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Is it tasteless to mention syphilis here? Or digress?

August 16, 2010

I heard someone say (or possibly read somewhere) that it was more socially acceptable these days to have syphilis than to admit to being lonely. (That’s debatable).

There is also the very good advice (though somewhat difficult to arrange) that it is best to avoid having syphilitic forebears. People look at me oddly when I say things like that to them. That doesn’t stop me.

St George is the patron saint of syphilis sufferers. Everyone knows who St George is, I know. What they might not know is that my sister was born on St George’s Day (and was married in St George’s in Yenda, NSW). My two younger daughters were born in St Georges Hospital, Christchurch, and my parents-in-law (both deceased) were married on St George’s Day, 1947, which was also Easter Sunday. (None of these people are afflicted with the disease as far as I know).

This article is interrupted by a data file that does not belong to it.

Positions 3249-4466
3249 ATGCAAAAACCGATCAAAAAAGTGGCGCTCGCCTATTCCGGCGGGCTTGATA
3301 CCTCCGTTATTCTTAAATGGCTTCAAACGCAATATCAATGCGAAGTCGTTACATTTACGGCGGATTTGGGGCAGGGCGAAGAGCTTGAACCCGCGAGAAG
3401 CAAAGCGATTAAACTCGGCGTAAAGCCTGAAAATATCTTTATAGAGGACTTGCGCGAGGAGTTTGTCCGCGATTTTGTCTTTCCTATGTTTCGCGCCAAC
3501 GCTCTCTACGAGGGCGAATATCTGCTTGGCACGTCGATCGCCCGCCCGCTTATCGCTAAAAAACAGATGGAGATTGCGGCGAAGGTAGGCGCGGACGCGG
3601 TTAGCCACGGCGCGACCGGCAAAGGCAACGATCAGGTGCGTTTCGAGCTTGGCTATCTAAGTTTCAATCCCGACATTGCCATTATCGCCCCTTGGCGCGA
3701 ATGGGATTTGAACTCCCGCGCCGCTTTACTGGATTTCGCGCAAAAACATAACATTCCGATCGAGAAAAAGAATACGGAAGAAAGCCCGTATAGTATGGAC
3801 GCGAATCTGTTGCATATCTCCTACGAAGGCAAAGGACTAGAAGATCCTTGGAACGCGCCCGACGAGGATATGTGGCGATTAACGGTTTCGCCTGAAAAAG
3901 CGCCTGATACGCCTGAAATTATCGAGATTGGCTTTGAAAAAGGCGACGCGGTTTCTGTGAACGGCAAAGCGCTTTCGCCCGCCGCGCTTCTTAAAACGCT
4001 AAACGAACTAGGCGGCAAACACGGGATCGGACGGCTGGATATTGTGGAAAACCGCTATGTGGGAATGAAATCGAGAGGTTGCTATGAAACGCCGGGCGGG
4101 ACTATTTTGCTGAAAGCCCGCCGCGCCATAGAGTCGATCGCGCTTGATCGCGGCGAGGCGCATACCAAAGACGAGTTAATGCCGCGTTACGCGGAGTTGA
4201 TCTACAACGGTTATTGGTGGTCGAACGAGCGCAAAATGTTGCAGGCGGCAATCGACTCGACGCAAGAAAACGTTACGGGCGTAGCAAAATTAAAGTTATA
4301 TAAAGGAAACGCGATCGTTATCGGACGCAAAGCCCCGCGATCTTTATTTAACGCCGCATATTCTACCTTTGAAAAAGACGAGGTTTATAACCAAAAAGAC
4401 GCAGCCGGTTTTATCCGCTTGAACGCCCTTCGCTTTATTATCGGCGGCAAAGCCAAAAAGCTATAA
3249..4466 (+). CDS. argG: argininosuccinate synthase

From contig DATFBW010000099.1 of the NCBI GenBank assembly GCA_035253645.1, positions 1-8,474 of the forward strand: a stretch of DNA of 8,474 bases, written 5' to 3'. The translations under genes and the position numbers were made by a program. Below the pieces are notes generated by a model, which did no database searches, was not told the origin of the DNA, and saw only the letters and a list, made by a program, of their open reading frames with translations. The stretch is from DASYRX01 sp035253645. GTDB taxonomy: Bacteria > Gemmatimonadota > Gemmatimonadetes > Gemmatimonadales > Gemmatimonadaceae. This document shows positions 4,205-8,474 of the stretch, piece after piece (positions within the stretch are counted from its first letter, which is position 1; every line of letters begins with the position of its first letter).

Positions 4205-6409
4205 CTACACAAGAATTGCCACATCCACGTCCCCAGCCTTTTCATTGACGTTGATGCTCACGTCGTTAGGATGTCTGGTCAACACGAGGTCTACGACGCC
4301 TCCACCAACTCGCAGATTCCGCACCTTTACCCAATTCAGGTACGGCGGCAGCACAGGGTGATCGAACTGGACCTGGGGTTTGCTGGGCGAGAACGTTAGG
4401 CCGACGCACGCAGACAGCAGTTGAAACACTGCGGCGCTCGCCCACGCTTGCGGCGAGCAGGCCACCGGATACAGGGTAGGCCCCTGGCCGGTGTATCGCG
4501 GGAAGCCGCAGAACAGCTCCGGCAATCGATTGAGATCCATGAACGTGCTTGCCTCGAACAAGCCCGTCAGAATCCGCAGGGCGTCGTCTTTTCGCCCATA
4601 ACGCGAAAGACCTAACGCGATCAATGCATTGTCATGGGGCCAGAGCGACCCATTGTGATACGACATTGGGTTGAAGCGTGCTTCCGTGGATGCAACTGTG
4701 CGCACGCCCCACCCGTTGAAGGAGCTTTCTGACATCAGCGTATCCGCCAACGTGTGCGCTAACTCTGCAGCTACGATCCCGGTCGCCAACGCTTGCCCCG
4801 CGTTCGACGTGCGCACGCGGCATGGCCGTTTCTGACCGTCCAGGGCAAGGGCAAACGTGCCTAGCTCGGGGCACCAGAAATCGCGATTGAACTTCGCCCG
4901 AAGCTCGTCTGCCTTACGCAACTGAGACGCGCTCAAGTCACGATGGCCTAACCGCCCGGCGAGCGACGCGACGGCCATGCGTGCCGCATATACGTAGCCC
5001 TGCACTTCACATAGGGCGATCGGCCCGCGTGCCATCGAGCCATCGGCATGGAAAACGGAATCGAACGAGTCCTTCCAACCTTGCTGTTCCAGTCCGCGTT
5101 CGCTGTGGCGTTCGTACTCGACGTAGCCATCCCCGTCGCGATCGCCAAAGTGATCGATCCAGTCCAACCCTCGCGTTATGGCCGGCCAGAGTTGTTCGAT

One of the more interesting theories I have heard on the topic is that put forward by Prof Daellenbach (sp?) at Canterbury University in my German History and Culture course some years (!) ago. He maintains that one of the reasons the Germans didn’t ‘win’ WWI is that they took their troops out of the front line to treat them for syphilis, thus depleting the fighting ranks. Apparently no-one else (especially the French!) bothered with such niceties.




P. Uccello

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